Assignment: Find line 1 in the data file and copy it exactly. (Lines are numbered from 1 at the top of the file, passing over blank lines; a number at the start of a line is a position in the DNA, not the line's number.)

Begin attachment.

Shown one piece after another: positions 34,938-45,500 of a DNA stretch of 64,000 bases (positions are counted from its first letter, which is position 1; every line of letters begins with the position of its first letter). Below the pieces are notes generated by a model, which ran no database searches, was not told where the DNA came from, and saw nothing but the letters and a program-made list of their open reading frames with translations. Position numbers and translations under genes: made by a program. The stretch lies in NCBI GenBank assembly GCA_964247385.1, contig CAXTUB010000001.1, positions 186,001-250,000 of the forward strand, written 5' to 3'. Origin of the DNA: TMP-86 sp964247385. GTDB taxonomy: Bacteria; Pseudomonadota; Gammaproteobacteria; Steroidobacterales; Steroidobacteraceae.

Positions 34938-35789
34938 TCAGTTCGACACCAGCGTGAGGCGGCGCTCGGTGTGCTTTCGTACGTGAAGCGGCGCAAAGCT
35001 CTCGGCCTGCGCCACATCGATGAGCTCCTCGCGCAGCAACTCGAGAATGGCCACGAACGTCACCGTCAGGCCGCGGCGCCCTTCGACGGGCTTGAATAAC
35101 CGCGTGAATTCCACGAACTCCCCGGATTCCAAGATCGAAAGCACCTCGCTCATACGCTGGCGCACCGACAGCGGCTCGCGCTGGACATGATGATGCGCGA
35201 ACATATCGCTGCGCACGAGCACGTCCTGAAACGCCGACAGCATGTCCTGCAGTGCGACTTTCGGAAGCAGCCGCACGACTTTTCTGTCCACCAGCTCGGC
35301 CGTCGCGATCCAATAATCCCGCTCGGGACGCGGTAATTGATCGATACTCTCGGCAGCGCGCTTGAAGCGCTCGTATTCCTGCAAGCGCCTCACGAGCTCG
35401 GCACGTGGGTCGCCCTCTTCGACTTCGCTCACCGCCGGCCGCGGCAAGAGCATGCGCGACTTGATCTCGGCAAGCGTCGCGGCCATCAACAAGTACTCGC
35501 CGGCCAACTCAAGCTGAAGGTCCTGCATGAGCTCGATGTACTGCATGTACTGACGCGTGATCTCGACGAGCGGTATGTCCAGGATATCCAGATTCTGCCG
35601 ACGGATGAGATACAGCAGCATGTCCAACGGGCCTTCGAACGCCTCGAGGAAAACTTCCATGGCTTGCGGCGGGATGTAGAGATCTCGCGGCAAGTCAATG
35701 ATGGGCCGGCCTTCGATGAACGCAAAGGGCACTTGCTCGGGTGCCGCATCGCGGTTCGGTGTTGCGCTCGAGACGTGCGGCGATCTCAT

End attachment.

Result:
Shown one piece after another: positions 34,938-45,500 of a DNA stretch of 64,000 bases (positions are counted from its first letter, which is position 1; every line of letters begins with the position of its first letter). Below the pieces are notes generated by a model, which ran no database searches, was not told where the DNA came from, and saw nothing but the letters and a program-made list of their open reading frames with translations. Position numbers and translations under genes: made by a program. The stretch lies in NCBI GenBank assembly GCA_964247385.1, contig CAXTUB010000001.1, positions 186,001-250,000 of the forward strand, written 5' to 3'. Origin of the DNA: TMP-86 sp964247385. GTDB taxonomy: Bacteria; Pseudomonadota; Gammaproteobacteria; Steroidobacterales; Steroidobacteraceae.